Documenta 15 review: social practice, controversy and food for thought

Mired in evolving controversy, Documenta 15 has raised critical questions about transparency, accountability and creative freedom. Emily McDermott travels to Kassel to explore how an edition filled with social practice art urges active participation and throws global power structures into sharp relief

Packed for shipping
The Nest Collective, Return to Sender, 2022, installation view at Karlswiese (Karlsaue), Documenta 15.
(Image credit: Nils Klinger)

What did the ocean say to the beach? Nothing. It just waved.’ So said an artist sitting across from my assistant in the Fridericianum, a museum in Kassel, Germany. On the wall behind them hung a handwritten sign reading ‘Free Dad Jokes.’ After the joke, we sat down across from another artist. As she sketched us, we perused books about events organised in Indonesia by Hysteria, the collective the artist is part of. On the table between us sat additional publications and an iPad playing an Indonesian news segment. From the table hung a sign: ‘Free Portrait Sketch’s [sic].’ To the left, another collective gave away sticky rice topped with soybean powder. To the right, a stand offered toothpicks jabbed through gouda cheese cubes and green grapes.

This was an event organised by educational platform Gudskul, and one of more than 35 events happening the weekend we were in town to see Documenta 15 – a quinquennial exhibition in central Germany that draws international and regional crowds and is known for curatorial positions that reflect or even predict the zeitgeist. Unlike previous editions of Documenta, the artistic director appointed for 2022 was a collective, ruangrupa, rather than an individual curator. The Jakarta-based non-profit is dedicated to promoting artistic ideas in various contexts through an interdisciplinary approach, where art meets social science, politics, technology, and more. With this ethos in mind, they built the foundations of Documenta on the core values and ideas of lumbung, the Indonesian term for a communal rice barn – first by inviting five collaborators to become the artistic team, together with whom they then recruited 14 collectives, organisations, and initiatives to become ‘Lumbung Members’. Each of the member groups subsequently engaged more collectives, many of whom then used their budgets to invite others to join their processes. The result? A sprawling web of collective artistic and social practices that activate 32 venues and public spaces in what can only be described as a 100-day-long, somewhat ad hoc festival. In other words, it’s a far cry from any kind of carefully curated, fixed exhibition.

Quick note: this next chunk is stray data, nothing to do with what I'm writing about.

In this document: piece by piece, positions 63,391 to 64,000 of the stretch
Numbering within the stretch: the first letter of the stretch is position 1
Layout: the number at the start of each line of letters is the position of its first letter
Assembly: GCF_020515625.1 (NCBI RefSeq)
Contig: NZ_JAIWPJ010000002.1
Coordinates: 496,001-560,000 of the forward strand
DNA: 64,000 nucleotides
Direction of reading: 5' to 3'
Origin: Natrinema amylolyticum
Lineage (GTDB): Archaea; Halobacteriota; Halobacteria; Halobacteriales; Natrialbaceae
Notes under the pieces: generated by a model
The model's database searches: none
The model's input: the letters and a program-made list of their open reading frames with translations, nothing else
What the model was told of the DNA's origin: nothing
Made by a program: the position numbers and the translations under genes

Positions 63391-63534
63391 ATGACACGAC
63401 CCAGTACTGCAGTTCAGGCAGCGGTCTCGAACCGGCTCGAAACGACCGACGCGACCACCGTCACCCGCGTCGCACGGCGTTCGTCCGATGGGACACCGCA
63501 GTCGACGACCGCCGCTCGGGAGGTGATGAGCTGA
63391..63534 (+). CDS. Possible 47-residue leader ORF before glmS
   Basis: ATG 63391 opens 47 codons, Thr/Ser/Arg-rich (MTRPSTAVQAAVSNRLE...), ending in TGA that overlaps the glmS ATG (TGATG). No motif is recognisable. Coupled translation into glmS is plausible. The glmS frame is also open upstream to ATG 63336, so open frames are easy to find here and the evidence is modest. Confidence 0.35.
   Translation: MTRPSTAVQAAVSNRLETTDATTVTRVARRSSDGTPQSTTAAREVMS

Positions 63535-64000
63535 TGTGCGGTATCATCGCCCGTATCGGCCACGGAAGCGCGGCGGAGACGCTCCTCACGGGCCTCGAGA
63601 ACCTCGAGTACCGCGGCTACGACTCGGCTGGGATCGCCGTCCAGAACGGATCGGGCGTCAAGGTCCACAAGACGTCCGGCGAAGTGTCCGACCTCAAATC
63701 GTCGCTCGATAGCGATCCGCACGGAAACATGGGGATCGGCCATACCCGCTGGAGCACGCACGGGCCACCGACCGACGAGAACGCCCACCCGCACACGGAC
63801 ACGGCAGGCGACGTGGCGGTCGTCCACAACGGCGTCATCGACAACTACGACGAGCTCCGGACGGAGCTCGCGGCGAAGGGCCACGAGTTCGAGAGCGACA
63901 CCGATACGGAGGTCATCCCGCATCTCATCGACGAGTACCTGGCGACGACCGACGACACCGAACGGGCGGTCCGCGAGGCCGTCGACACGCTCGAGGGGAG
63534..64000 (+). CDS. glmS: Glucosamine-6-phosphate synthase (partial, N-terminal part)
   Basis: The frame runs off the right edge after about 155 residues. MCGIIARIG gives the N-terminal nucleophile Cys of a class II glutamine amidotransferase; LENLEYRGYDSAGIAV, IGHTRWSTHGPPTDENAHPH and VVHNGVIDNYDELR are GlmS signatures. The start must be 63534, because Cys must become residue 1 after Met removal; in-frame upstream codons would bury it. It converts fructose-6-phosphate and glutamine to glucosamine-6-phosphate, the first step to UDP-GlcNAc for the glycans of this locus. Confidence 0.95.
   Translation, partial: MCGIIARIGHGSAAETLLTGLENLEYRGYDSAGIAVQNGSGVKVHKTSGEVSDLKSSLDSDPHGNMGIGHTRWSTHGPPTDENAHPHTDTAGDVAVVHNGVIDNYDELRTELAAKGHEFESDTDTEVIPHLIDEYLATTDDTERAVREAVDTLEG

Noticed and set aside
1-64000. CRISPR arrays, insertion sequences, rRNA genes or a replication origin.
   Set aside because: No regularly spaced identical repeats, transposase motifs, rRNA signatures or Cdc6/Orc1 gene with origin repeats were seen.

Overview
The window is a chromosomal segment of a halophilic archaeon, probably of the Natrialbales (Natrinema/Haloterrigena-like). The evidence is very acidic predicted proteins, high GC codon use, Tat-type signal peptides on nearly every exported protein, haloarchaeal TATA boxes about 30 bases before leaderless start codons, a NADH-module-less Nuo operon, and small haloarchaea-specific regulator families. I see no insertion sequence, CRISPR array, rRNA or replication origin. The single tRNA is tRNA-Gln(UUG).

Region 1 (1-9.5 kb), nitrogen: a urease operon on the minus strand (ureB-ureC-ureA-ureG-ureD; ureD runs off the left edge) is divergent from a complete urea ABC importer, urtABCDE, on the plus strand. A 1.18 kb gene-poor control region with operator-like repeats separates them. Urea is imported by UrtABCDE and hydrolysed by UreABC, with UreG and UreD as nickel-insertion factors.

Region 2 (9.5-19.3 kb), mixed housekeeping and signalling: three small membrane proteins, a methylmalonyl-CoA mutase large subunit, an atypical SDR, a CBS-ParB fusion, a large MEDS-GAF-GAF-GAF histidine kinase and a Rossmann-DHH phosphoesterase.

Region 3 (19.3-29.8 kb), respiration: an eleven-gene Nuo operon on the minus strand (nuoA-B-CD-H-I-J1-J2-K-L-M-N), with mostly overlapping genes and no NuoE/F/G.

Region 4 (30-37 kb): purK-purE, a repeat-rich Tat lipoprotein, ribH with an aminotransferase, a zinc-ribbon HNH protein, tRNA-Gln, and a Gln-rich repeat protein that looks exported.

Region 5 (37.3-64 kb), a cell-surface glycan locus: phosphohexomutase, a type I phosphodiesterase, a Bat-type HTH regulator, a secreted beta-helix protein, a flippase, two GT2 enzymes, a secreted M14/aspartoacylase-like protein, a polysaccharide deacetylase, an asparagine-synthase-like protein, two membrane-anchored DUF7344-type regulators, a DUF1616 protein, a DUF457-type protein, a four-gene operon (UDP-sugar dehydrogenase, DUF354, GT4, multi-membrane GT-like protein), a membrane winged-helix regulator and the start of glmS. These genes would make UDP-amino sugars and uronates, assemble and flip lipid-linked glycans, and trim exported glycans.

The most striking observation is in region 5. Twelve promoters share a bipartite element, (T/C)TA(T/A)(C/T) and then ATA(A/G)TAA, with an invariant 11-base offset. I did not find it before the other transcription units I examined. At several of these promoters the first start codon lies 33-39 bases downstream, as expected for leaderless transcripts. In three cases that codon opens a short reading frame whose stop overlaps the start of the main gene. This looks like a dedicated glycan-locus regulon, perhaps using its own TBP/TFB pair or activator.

This place looks like garden

Documenta fifteen: Nhà Sàn Collective, Tuấn Mami, Vietnamese Immigrating Garden, 2022, installation view, WH22, Kassel.

(Image credit: Nils Klinger)

Throughout the venues, social-practice-based projects take centre stage, with collectives presenting both documentation of previous activities as well as live programming. A particular highlight is Nhá Sàn Collective’s garden at the venue WH22. Here, the Vietnamese group is cultivating migratory plant species in a garden built with resources and contributions from Vietnamese immigrants in Germany, who can also donate or ask to receive seeds from the ‘seed library,’ housed in a wooden shed. When I visited, 16 people had helped build the garden, 36 had donated seeds or plants, and 50 had received them. At Hübner areal, a massive disused factory, the Guangzhou-based collective Boloho offers a Chinese buffet in the former cafeteria on the first floor, where they’re also filming and live-streaming a sitcom.